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Sulphur: Market overview
Updated to Q4 2018
Global sulphur availability is low as a result of a sweeter crude mix – which results in lower crude oil production – high freight rates pricing Iran out of the market, multiple European refinery outages and a lack of volumes through the Black Sea due to vessel availability. This is expected to last throughout the fourth quarter
The main end-use market for China sulphur buyers is the India DAP industry. India DAP demand is expected to be firmer than usual in the final part of this year because the increased cost of phosphoric acid has made it cheaper to import DAP and because around 1m tonnes of India DAP requirements are yet to be covered.
Although production problems at the Grossenkneten gas field have been resolved and sulphur plants in the area have restarted, a number of ongoing refinery outages are expected to keep availability in Europe low. With China demand expected to be strong, international relief is not expected to be forthcoming.
Nuova Solmine’s Scarlino sulphur burner, which produces around 600,000 tonnes of sulphuric acid, began its restart process on 21 September following a six-week maintenance. Full-spec product is expected to be available during the week ending 5 October. This is anticipated to increase demand in the Mediterranean.
Updated to Q3 2018
The US should see stronger sulphur production during the third quarter after a very tight second quarter, since turnaround season is solidly completed and the refineries will be running hard for their peak summer season. Canada may see production struggle depending on how long Syncrude stays down after a lightning strike that hit at the end of the second quarter.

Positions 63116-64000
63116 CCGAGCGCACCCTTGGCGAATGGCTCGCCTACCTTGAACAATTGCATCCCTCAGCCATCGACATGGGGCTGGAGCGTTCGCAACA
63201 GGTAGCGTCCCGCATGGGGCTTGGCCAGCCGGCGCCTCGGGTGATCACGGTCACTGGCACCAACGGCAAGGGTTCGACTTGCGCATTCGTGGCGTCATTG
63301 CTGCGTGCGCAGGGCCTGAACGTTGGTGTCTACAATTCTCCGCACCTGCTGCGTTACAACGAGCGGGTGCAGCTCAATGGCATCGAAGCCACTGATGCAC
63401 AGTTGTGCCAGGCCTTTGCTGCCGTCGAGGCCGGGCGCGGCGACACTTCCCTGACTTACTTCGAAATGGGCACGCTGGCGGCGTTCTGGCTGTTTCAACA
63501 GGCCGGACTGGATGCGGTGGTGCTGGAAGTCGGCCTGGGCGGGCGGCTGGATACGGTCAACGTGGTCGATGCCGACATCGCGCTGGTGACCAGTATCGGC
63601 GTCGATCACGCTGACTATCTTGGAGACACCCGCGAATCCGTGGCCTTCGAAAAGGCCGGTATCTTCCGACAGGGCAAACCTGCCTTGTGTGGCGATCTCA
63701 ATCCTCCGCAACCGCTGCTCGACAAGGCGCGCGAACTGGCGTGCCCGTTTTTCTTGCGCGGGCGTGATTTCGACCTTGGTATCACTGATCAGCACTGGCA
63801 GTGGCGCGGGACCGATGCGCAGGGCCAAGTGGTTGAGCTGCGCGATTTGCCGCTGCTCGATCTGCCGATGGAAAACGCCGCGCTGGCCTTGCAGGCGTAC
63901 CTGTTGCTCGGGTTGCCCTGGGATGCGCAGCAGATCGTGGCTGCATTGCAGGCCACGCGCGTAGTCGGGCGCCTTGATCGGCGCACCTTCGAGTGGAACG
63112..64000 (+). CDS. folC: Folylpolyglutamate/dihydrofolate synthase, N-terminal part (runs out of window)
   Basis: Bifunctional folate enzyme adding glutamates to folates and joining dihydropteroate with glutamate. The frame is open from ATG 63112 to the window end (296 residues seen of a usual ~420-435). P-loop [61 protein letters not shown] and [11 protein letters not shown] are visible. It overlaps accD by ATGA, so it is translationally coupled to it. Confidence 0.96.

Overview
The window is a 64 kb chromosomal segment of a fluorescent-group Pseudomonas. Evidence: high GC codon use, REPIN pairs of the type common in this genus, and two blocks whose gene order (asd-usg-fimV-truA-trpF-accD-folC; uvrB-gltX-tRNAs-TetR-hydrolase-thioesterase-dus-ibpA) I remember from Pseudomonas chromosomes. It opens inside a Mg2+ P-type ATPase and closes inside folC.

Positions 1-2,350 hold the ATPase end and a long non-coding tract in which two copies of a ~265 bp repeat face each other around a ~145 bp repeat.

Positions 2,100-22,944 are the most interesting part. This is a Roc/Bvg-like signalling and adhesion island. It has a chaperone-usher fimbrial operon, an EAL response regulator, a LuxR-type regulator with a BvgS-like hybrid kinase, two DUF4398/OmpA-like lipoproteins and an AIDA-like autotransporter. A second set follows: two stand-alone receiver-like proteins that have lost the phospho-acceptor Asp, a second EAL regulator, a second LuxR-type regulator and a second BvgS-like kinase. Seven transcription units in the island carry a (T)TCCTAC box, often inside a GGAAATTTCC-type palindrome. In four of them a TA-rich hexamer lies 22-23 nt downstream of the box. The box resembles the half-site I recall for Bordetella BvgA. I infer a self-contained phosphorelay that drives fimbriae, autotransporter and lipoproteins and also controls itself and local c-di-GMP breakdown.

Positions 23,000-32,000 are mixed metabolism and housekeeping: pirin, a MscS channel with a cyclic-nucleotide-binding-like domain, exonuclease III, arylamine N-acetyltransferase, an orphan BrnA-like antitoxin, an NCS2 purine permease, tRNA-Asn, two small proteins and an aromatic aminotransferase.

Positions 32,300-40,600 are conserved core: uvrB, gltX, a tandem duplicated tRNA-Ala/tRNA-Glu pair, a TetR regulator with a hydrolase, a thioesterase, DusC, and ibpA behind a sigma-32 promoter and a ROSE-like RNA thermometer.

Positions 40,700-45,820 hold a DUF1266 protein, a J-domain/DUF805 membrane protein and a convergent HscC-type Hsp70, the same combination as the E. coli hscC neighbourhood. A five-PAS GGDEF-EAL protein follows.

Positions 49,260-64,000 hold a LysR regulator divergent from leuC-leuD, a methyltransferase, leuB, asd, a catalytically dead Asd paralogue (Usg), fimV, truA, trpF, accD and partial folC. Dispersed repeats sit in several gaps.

Sulphur demand in Canada will likely increase during the third quarter as India’s phosphates markets kick into peak season. China consumers of sulphur will have to come off of the sidelines and negotiate deals out of Vancouver. US demand will likely remain strong and steady as burners continue running hard domestically.
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Sulphur news & analysis
ICIS price assessments are based on information gathered from a wide cross-section of the market, comprising consumers, producers, traders and distributors from more than 250 reporters world-wide. Confirmed deals, verified by both buyer and seller, provide the foundation of our price assessments.
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Sulphur is used in fertilizers, normally in the form of ammonium sulphate, where there is a deficiency of sulphur in the soil.
Sulphur is also used to make sulphuric acid from sulphur dioxide. Sulphur dioxide is used to make dyes and as a bleaching agent.
Sulphur has a pale yellow appearance and has a slight odour of rotten egg. It is insoluble in water, but soluble in carbon disulphide.
It is found in meteorites, volcanoes, hot springs, and as galena, gypsum, Epsom salts and barite. It is also a minor constituent of fats, body fluids and skeletal minerals.
There are two key sources of processing sulphur. The first is the Frasch process, where sulphur is extracted from underground without mining it.
In the Frasch process, underground deposits of sulphur are forced to the surface using superheated water and steam (to melt the sulphur) and compressed air. This gives molten sulphur, which is allowed to cool in large basins. Purity can reach 99.5%. The process is energy intense.
Another source of sulphur is as a by-product of processing crude oil and natural gas, which contain hydrogen sulphide. It is produced in crush lump, flake and prilled form.
Key industrial uses of sulphur includes production of black gunpowder, asphalt, vulcanisation of natural rubber, as a fungicide and as a fumigant, use in the bleaching of dried fruits and for paper products.